In addition to the surprisingly low delivery numbers, Amazon has reportedly laid off about half of its employees at the two locations since they started operations in early 2023.

These layoffs are part of larger, sweeping layoffs at the company, but still notable given the significant percentage of employees they represent for the two drone delivery operations.

The FAA Regulations Curtailing Amazon’s Drone Delivery Efforts

So what caused these incredibly low numbers?

Put simply—regulatory restrictions.

Although Amazon does have a Part 135 certificate, it still doesn’t have approval to fly:

  • Over roads or near (i.e., 250 lateral feet or less) moving vehicles
  • Over or near (i.e., 100 lateral feet or less) to people
  • Over schools during regular school hours
  • Over power plants or other high risk areas

Amazon’s drones can fly over roads with the use of a visual observer (VO) but still can’t fly near people.

This means that most people aren’t able to stand and watch as the drone makes its delivery in their backyard—a fact the FAA required Amazon to tell its customers when they signed up for drone deliveries in either of the two cities.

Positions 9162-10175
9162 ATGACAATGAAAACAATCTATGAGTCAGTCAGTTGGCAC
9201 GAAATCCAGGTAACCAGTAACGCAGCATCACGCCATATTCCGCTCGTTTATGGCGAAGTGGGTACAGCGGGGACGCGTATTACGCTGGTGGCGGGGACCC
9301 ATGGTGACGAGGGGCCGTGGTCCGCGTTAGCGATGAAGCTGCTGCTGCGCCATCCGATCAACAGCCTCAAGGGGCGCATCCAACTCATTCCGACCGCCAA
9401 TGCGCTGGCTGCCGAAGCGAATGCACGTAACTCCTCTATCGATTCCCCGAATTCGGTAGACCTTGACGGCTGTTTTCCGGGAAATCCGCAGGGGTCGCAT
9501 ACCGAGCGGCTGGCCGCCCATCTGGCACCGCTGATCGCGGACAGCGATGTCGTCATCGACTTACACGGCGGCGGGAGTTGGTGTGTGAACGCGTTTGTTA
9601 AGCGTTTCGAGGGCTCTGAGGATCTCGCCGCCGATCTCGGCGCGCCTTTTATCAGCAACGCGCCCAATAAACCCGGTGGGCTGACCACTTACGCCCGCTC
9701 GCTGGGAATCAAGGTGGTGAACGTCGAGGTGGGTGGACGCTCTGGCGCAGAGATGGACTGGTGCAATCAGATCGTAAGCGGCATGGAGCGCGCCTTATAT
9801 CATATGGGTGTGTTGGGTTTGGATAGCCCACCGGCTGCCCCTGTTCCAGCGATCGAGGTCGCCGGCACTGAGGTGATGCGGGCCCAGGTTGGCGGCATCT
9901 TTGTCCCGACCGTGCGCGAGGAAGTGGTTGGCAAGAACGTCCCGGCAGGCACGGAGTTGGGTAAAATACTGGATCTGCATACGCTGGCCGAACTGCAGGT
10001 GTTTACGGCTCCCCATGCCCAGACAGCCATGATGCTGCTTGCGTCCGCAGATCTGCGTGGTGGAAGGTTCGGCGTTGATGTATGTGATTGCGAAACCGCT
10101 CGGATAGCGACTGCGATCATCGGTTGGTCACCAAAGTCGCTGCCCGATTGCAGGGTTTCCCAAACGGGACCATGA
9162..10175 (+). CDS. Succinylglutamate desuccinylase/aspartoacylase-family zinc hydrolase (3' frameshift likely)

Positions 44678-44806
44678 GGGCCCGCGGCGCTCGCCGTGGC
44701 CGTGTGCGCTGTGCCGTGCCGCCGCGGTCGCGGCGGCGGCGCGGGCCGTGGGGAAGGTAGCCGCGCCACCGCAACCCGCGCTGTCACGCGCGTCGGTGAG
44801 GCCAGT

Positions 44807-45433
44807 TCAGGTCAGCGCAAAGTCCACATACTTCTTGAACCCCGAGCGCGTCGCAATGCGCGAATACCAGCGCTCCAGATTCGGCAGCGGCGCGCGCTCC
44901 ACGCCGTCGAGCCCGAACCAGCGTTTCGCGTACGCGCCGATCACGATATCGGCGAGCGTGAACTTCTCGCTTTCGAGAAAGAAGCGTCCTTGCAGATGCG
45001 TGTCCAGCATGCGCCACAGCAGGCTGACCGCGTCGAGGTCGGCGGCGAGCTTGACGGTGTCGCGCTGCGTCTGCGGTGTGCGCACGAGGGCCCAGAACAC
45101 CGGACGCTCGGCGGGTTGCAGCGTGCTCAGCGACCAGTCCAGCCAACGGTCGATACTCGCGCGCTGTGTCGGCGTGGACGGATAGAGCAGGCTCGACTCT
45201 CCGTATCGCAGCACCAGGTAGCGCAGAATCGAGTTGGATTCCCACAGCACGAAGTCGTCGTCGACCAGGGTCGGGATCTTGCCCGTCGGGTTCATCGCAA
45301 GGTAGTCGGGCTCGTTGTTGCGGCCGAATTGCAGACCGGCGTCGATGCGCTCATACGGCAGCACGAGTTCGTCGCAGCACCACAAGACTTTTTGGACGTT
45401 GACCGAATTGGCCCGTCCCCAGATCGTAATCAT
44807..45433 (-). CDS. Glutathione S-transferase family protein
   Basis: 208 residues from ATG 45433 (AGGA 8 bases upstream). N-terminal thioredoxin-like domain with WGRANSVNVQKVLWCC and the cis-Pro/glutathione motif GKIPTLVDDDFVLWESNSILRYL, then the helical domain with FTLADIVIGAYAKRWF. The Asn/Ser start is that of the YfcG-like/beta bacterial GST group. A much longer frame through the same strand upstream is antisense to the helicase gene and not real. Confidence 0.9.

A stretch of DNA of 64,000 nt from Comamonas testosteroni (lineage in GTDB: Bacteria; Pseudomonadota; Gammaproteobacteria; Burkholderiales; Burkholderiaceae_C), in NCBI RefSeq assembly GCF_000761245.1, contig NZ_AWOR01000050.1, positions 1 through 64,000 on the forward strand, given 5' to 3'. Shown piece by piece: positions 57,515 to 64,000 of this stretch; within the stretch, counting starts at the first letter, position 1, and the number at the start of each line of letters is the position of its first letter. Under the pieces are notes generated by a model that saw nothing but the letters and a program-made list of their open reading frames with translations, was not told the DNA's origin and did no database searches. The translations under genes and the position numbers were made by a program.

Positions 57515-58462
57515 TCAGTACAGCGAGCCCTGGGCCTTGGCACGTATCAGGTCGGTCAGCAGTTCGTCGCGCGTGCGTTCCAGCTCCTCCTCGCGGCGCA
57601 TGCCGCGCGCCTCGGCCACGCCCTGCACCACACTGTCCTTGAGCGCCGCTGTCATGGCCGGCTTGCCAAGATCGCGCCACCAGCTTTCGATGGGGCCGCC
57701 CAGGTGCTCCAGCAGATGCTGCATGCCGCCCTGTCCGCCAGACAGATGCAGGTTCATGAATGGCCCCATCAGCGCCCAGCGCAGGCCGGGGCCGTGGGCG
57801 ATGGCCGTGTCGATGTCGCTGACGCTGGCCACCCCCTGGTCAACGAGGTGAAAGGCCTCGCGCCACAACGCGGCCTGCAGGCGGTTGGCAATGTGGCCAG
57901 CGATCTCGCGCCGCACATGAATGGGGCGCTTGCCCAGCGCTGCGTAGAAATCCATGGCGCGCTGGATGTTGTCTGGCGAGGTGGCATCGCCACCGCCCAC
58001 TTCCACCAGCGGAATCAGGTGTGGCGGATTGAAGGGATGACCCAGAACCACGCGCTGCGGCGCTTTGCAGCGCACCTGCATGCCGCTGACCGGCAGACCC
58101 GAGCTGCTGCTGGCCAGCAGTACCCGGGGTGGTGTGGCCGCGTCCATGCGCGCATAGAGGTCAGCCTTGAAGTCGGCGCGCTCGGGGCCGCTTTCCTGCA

Credit: Amazon Prime Air

Beyond the need for a VO to cross roads, reporting from The Verge found that one delivery flight could require as many as six people providing support from the ground, an incredible—and highly impractical—number for making a single delivery when you consider that just one driver could have accomplished the same task.

That reporting also found that the FAA required Amazon’s drone pilots to “have the kind of private pilot license that’d let you fly a plane, not just a drone.”

Despite all of these restrictions, Amazon says it’s committed to moving forward with making drone deliveries in the two cities, and to further expanding the service.

We remain committed to our delivery operations in Lockeford and College Station and will continue to offer a safe and exceptional drone delivery service to our customers in both locations. We’ll gradually expand deliveries to more customers in those areas over time.